Technology: Where is it Going to End?

The amount of information our TVs are able to receive seems to move at a relentless pace. Not only are we inundated with new channels almost daily, but also the amount of pixels seems to rise exponentially these days. It hasn’t always been that way.

On the 3 November 1936 the BBC broadcast the world’s first ‘high definition’ TV show from Alexandra Palace, London. It was deemed to be high definition due to its then staggeringly high line count of 405. The previous TV systems had as few as 12 and then 30 lines and so stepping up to 405 lines was indeed a huge leap forward.

BBC-1936-PlaqueFor many years TV broadcasting technology didn’t change that much until 1964 when the 625-line system was introduced. Broadcasting of 1080HD began in January 2004 with the digital service running alongside analogue. The switch over from analogue to digital ruffled many a feather as we changed TV sets or added huge sweating boxes of maths known as scalers and up-converters to facilitate the myriad of possible signals that were on offer. Today, of course, the video world is a simpler place (oh no it isn’t, come on we’ve only just finished pantomime season) with analogue no longer relevant; no need to convert S video to RGBHV or HDMI, no longer are we making up component cables with those wretched BNC connectors on them.

Well it may be simpler in terms of the amount of connections but the new challenge of course is to understand the latest resolutions, how to display them and, most important, how to transport them. Integrated Systems Europe is just around the corner and I wonder what new display devices will be unveiled this year.

CES this year saw Toshiba unveil a 5K screen, is this just a stepping stone to 8K? It is commonly known that broadcaster NHK from Japan is intending on using the Tokyo Olympics to broadcast using its Super Hi-Vision 8K technology. NHK have been involved with HDTV for many years pioneering an unsuccessful system called NHK Colour in 1972, which included 1125 lines and a 5:3 aspect ratio. 2015 is almost here, 2018 will follow at a pace and I bet some of you are designing systems right now that are due for completion in 2018. Have you considered how to transmit that 8K signal around the property? The screen resolution is just one element that makes up the overall size of the TV signal. SMPTE are targeting 120fps and have suggested that a frame rate as high as 300fps may be required to finally alleviate aliasing. Chroma sub sampling which is typically 4:2:2 or 4:2:0 currently may also rise to 4:4:4. What this really means is that we may have to deal with video transmission bandwidths as high as 142Gbps for a 4320p/120fps 4:4:4 video file. I can’t believe that we’ll need to deal with such large bandwidth requirements. Surely the eggheads will work out better compression methods. In the meantime, best practice design suggests that we need to be installing source equipment local to the display using high speed HDMI cables and for longer distances Cat-6a or even fibre. Remember, for HDMI cables, the longer the length the lower the bandwidth. Cable specifications, from one manufacturer, may change in line with the cable length, so check each cable before installing it in the wall.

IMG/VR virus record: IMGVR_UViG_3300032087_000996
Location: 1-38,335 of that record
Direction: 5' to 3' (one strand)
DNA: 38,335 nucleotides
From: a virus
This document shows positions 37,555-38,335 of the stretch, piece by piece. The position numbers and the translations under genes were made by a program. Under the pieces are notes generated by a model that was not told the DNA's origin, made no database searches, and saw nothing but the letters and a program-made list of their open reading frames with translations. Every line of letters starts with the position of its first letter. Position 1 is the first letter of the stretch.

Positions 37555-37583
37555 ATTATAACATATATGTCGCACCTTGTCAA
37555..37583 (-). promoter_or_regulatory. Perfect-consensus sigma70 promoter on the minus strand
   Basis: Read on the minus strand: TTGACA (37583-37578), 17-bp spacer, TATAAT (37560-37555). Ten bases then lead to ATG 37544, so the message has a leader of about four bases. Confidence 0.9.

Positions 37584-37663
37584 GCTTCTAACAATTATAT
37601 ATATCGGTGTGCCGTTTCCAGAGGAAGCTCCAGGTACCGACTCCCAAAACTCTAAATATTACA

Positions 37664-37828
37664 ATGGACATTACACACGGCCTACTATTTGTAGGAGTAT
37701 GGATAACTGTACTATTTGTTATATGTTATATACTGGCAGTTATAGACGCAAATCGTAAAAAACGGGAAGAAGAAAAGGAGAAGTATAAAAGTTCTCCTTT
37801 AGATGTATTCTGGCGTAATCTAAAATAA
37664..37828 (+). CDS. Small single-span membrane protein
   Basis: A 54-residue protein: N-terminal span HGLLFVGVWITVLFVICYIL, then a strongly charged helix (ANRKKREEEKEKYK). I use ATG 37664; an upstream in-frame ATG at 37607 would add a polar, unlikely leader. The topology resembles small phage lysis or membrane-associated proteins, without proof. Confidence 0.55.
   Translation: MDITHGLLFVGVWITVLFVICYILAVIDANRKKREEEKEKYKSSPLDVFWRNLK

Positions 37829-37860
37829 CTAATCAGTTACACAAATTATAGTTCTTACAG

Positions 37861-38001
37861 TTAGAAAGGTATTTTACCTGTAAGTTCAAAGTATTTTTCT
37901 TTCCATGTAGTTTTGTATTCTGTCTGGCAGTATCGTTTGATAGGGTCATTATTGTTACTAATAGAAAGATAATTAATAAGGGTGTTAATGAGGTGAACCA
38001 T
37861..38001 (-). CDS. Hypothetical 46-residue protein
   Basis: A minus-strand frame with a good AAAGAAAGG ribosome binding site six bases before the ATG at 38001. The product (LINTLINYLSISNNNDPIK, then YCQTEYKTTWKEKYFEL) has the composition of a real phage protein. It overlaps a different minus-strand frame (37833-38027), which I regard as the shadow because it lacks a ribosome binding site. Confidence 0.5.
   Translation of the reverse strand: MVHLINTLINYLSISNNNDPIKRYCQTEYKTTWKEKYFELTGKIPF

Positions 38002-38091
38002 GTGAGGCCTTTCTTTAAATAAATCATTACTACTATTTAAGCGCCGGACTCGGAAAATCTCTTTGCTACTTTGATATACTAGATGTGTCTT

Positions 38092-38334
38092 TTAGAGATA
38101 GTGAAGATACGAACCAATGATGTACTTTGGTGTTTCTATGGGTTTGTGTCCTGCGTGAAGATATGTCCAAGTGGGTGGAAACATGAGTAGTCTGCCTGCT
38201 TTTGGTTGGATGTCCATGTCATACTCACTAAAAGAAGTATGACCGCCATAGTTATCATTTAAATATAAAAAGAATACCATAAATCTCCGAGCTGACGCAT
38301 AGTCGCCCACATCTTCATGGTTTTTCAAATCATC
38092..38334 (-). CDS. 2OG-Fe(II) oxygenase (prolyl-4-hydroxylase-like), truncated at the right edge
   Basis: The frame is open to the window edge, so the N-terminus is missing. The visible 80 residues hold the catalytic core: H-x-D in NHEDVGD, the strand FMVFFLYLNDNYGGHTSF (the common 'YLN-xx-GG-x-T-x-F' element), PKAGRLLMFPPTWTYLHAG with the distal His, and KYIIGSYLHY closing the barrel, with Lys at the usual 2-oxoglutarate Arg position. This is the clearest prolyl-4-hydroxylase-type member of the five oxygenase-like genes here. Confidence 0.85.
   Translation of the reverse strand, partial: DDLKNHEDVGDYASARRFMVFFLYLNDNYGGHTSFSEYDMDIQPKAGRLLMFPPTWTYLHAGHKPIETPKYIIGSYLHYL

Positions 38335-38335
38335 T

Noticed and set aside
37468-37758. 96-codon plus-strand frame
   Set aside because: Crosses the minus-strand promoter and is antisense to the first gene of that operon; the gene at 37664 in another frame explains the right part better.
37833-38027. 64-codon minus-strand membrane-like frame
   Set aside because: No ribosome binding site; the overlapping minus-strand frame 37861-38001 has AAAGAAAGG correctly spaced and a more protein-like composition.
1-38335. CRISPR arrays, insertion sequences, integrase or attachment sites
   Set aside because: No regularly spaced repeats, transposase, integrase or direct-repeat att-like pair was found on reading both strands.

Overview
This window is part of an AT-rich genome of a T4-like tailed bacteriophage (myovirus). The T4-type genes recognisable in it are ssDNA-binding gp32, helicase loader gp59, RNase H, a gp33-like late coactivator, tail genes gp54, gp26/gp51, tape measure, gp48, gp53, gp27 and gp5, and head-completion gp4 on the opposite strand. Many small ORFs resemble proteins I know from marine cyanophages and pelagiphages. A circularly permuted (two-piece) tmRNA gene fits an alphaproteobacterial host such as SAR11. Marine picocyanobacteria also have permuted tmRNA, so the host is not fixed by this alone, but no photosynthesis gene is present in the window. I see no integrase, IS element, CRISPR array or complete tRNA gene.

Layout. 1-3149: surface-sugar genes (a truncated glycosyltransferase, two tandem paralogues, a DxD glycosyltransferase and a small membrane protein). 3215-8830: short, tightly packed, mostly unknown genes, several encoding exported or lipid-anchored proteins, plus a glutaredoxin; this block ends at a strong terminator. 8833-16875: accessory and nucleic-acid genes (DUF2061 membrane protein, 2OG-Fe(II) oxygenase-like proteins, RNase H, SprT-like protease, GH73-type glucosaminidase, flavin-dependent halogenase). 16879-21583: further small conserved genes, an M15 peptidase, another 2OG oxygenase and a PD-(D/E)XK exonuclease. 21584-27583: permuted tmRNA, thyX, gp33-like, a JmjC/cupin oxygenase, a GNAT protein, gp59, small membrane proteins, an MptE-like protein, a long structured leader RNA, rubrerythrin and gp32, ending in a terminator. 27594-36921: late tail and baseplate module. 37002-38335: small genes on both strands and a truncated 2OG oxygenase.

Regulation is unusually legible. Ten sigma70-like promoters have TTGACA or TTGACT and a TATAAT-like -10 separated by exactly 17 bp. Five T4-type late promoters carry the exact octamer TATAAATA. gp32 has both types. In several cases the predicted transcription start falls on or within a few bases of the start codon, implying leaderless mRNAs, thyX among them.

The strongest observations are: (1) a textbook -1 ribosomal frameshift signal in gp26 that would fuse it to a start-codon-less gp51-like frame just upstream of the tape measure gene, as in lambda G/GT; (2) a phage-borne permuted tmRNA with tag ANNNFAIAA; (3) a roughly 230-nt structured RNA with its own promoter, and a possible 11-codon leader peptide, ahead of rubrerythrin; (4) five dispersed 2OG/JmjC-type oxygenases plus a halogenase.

Matrix switching and extenders
Running 4K over any distance will mean using active HDMI extenders or possibly a matrix. The use of a matrix, for now at least, will need a careful review of the specification. The new HDMI chip sets running at 300MHz (297MHz as a minimum) are the only ones capable of supporting 4K switching.  I’ll be taking a good long detailed look at the specifications of anything I buy. Using HDBaseT as a method for moving the signal around a building seems to be a great solution. Coupled with active high speed HDMI cables I can begin to build a system capable of distributing 4K from a central location.

As sure as 4K arrived this year 8K will arrive in a year or two and with the next jump in bandwidth there begin to be real concerns about using copper to move the signal around. That is one thing I just can’t see the eggheads losing sight of. H265 is already capable of supporting 8K including chroma sampling up to 4:4:4. Whilst this codec is relatively new having only been released in 2103 it looks set to be the answer to the bandwidth problem. Compared to H264 the new codec offers a bit-rate reduction of around 64% as shown by independent tests run by the BBC and University of West Scotland—that’s a big saving.

We are the experts in our field, it is what sets us apart from the box shifters and the bang ‘em and hang ‘em brigade, it is also why customers come to us. Being the expert means understanding the specifications from source all the way to display inclusive of cabling, looking down the tunnel and predicting what will come out of it, gazing in to the crystal ball to gain insight in to the next technical revolution. Luckily we can see the 8K train coming, think about it now, 2018 is not far away.

Simon Buddle is CEDIA's Education Director for the EMEA region.

Article Categories